PLAYING THE ORGAN MARKET
Media organizations were flooded with calls from people offering to sell their kidneys to an ailing lottery multi-millionaire in London, who said he'd swap his money for a healthy kidney.

QUICK--YOU HAVE 10 SECONDS TO FIND THE REAL CRIME IN THIS STORY
A South Tucson cop pleaded guilty to cocaine distribution after his arrest for agreeing to transport two shipments of cocaine to Sky Harbor airport in Phoenix. For those two runs, Steven B. Smith was paid $9,000, more than half his annual salary.

COMING CLEAN
A woman who was on the cover of Playboy in 1967 discovered that the picture has reappeared on a shower curtain after her daughter saw it while shopping.

The daughter, Kellyn Black, a 20-year-old ASU student, bought the shower curtain and counted her mother's picture on it 22 times. She is shown wearing athletic socks and a football style jersey that reaches to mid-thigh.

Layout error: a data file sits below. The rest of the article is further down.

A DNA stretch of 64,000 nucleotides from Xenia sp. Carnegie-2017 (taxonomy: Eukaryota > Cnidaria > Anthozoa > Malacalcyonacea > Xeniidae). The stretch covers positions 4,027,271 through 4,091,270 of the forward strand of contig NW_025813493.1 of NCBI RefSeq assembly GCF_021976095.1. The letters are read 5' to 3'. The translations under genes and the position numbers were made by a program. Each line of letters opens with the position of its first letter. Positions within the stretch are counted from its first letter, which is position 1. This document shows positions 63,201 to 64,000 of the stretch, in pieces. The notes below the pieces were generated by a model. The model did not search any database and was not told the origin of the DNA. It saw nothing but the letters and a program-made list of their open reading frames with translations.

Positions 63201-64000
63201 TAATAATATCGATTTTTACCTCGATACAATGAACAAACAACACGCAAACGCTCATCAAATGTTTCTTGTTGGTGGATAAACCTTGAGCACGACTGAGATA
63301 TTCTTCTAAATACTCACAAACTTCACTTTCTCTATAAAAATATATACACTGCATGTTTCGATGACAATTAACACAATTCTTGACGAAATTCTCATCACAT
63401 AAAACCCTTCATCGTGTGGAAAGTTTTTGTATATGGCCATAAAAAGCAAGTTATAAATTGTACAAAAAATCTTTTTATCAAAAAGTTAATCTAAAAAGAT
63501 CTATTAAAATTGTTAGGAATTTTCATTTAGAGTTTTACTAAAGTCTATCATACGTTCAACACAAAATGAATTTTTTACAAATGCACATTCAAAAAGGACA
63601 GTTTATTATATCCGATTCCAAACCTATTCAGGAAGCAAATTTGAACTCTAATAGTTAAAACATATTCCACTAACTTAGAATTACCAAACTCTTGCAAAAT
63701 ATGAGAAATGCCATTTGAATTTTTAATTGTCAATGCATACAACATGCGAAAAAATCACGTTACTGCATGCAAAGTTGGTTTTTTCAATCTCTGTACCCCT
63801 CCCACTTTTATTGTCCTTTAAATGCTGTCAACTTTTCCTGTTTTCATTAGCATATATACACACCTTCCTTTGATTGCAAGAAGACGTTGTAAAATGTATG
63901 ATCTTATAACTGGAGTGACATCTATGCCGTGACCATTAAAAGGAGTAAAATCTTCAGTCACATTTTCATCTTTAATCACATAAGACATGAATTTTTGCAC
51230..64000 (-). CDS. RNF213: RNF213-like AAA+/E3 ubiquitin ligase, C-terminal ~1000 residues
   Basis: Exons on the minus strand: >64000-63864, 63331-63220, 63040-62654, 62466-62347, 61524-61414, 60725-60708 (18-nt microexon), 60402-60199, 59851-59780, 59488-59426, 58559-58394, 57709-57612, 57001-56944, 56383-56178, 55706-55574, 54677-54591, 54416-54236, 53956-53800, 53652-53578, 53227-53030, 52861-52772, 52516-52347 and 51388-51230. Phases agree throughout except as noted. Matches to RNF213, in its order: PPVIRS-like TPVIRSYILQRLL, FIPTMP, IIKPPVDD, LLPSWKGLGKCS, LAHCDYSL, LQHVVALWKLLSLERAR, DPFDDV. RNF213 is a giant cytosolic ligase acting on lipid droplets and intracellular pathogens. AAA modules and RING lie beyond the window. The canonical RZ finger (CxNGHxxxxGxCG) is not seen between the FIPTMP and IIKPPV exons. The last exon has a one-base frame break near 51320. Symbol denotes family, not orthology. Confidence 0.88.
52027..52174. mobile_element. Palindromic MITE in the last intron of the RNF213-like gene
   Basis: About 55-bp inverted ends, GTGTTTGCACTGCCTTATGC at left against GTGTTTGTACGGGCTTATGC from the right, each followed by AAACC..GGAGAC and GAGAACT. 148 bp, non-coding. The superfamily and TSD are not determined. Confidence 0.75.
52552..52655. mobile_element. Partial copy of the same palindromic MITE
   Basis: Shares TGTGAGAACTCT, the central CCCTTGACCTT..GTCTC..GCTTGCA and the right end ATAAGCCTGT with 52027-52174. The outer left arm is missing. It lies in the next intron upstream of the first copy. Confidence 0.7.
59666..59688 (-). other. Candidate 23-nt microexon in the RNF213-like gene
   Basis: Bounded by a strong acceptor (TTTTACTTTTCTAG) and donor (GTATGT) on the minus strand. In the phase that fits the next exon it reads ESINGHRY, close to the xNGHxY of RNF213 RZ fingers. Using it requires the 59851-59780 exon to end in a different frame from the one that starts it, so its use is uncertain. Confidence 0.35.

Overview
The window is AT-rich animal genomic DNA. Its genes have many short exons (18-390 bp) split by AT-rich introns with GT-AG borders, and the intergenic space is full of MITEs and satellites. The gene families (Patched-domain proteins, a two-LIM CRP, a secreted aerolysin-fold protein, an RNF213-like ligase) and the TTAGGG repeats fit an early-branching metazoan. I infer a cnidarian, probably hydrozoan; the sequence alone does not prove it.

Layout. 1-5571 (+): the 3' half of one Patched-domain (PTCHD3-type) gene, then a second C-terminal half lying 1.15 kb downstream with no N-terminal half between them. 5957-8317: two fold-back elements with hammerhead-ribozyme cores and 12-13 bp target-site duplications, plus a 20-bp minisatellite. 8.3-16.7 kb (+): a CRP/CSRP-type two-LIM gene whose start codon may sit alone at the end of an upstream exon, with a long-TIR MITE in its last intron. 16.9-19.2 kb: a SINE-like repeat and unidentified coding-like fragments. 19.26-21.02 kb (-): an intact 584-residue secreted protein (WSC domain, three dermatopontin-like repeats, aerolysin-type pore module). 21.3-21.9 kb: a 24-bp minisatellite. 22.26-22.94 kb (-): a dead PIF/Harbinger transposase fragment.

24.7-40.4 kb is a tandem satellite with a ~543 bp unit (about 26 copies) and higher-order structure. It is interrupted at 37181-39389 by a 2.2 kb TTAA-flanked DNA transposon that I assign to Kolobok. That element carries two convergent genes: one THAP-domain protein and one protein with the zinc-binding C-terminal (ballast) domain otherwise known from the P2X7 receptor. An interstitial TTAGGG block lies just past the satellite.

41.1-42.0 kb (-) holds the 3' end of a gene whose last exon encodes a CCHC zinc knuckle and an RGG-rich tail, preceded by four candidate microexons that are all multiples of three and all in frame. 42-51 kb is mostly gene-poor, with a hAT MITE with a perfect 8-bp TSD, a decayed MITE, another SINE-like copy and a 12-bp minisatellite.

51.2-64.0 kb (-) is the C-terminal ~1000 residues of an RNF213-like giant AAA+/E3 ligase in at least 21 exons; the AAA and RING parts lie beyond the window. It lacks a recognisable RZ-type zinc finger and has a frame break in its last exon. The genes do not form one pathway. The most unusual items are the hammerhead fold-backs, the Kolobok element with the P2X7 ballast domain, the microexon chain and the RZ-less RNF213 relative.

THE INSENSITIVE BASTARDS FORGOT THE CHURCH OF BOB DOBB'S
In a Thanksgiving morning story about the prayers of thanks spoken by various religions, the Arizona Daily Star, which has moved beyond parody in its fear of not being inclusive, included Hare Krishnas, Druids and Wiccans.

HIGH CRIMES
Two Tucson lawyers were convicted of a marijuana-related money-laundering scheme. Marshal Tandy acknowledged conspiring to launder $500,000 and Mark Fishbein admitted helping an alleged trafficker form money-laundering corporations and buy real estate with drug money.

KEY TO THE KINGDOM
An inmate spat out a handcuff key as the lethal drugs he'd been administered began to take effect during his execution. As the key dribbled out, Ponchai Wilkerson mumbled, "The secret, as of Wilkerson."

A shocked warden picked up the key, but later said he had no idea how Wilkerson got it.

COLLARED